Implementing this aspect of President Obama’s health reform law will be particularly impactful in Michigan, where an estimated 470,000 uninsured residents will gain health coverage. The health policy groups that provided Snyder’s office with research about expanding Medicaid — including the fact that the state could save up to $1 billion over the next decade by accepting the federal funding to increase their Medicaid rolls — are welcoming the governor’s decision:
Snyder’s support for Medicaid expansion “really is a big deal,” said Marianne Udow-Phillips, director of the Ann Arbor-based Center for Healthcare Research & Transformation, which provided research to the governor’s office. CHRT concluded Michigan would save more than $1 billion in the next ten years as the federal government picks up the cost for health care for those who currently are not covered by insurance.
Moreover, most primary care doctors reported to CHRT that they are able to accept new patients who now would have insurance, she said.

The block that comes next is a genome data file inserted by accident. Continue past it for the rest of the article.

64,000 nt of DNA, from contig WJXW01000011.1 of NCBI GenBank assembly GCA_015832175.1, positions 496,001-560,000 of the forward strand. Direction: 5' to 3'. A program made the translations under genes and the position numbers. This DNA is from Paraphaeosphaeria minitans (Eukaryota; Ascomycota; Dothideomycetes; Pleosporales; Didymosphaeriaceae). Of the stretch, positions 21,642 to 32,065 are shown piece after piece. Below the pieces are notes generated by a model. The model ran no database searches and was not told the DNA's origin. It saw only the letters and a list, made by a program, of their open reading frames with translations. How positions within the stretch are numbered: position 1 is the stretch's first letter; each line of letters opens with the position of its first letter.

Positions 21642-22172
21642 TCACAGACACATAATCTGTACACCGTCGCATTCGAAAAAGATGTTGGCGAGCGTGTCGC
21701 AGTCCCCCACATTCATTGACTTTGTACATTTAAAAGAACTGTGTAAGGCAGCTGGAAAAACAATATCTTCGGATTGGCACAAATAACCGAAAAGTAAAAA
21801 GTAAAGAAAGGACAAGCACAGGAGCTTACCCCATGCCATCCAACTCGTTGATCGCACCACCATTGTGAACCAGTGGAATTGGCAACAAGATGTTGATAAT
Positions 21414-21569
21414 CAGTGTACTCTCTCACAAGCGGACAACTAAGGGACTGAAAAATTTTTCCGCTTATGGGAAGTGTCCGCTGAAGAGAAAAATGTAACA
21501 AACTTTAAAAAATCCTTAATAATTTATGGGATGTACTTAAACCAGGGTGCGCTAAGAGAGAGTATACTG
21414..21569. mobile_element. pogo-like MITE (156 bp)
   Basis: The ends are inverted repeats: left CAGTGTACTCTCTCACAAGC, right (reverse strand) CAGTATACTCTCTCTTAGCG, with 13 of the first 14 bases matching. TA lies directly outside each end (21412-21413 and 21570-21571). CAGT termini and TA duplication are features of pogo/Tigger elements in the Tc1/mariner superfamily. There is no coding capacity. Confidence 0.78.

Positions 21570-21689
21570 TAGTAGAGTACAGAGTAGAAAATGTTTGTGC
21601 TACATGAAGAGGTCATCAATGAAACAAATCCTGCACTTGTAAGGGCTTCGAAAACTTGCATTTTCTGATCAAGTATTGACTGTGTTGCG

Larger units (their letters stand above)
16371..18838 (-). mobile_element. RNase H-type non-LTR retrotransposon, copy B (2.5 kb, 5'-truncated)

“What’s really powerful about this is that the governor did come at this from a very objective, analytical approach,” she said. “He looked at the facts, he pulled research from our center and … lots of people,” Udow-Phillips said. “I don’t want to say we’re surprised, but we’re very pleased that the facts did speak for themselves.”
The state’s Medicaid expansion will still have to be approved by Michigan’s legislature, where conservative opponents of Obamacare could present a roadblock. State-level resistance to health care reform has considerably slowed the implementation of the Affordable Care Act — but, as Snyder joins the growing list of Republican leaders who are conceding that implementing Obamacare makes sense for their constituents, the tide may be about to turn.